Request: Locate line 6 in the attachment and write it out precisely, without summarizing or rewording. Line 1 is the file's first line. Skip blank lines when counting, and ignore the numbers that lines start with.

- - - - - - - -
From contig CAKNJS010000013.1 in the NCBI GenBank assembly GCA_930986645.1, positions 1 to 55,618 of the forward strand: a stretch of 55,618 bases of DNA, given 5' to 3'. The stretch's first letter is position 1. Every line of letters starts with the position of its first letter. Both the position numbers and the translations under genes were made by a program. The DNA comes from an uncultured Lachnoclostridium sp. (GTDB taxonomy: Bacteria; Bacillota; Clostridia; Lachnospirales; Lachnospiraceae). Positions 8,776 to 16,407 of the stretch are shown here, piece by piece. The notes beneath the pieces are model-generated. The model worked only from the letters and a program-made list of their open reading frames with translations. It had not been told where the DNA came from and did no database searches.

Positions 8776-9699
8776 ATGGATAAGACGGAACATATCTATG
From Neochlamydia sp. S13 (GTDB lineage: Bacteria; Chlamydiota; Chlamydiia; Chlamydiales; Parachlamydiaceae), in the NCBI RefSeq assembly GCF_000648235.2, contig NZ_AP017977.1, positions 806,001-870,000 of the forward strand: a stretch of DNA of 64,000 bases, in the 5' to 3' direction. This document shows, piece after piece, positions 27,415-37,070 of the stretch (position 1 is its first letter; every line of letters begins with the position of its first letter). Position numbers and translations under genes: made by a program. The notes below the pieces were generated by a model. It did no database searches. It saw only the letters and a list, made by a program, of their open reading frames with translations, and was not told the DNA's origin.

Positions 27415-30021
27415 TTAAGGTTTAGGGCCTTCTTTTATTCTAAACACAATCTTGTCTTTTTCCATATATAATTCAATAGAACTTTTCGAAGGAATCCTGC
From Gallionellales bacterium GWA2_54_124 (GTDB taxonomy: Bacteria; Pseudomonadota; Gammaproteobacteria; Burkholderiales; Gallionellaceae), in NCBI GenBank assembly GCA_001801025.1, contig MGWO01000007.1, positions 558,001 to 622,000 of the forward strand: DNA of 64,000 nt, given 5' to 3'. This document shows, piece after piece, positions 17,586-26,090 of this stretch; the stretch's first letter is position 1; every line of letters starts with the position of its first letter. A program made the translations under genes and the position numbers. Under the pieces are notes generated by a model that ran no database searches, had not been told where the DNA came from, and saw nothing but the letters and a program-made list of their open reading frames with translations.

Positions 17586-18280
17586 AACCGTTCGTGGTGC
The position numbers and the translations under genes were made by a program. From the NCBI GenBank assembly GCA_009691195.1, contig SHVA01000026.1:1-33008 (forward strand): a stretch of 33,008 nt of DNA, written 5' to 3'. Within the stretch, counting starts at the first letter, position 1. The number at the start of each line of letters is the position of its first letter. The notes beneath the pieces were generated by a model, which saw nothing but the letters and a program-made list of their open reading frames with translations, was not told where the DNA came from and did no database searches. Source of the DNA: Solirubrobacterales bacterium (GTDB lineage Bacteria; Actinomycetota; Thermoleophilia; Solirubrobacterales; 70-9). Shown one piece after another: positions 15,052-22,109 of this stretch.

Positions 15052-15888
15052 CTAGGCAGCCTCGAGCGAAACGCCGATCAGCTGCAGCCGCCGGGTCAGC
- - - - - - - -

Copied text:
27415 TTAAGGTTTAGGGCCTTCTTTTATTCTAAACACAATCTTGTCTTTTTCCATATATAATTCAATAGAACTTTTCGAAGGAATCCTGC